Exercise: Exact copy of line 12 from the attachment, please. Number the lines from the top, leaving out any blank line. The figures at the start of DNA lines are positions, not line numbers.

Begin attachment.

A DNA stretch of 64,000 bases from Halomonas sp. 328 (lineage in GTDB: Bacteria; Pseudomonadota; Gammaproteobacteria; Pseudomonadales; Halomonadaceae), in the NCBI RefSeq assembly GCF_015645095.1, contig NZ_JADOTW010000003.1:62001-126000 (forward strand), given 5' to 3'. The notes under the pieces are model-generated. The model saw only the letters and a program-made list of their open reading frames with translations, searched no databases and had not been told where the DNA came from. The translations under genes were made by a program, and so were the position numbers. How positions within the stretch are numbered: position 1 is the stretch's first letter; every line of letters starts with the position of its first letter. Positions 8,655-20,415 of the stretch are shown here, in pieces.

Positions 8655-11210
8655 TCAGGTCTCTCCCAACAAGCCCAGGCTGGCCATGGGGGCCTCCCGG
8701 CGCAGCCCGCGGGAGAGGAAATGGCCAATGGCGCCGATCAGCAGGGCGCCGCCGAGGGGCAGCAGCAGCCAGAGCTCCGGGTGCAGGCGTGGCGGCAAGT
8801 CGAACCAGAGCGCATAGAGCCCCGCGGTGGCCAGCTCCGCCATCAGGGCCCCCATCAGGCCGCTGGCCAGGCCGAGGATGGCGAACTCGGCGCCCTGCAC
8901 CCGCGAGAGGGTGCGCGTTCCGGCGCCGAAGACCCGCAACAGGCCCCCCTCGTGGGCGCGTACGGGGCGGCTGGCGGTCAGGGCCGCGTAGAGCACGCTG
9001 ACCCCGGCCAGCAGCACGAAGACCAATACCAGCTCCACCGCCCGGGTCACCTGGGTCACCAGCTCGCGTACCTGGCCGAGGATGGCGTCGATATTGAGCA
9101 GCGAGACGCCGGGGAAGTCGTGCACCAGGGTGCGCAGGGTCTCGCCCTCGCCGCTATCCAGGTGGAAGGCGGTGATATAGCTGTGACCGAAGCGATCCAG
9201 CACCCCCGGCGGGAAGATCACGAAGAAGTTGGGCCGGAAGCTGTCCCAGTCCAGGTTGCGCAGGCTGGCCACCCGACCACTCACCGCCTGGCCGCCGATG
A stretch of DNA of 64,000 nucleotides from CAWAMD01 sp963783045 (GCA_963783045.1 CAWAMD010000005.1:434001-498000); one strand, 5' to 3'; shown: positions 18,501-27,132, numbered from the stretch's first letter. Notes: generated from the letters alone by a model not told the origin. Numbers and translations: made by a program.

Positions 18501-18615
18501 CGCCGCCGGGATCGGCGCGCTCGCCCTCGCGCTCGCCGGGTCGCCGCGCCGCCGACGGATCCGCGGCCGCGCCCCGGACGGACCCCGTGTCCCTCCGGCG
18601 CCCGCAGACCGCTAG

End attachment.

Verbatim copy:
18501 CGCCGCCGGGATCGGCGCGCTCGCCCTCGCGCTCGCCGGGTCGCCGCGCCGCCGACGGATCCGCGGCCGCGCCCCGGACGGACCCCGTGTCCCTCCGGCG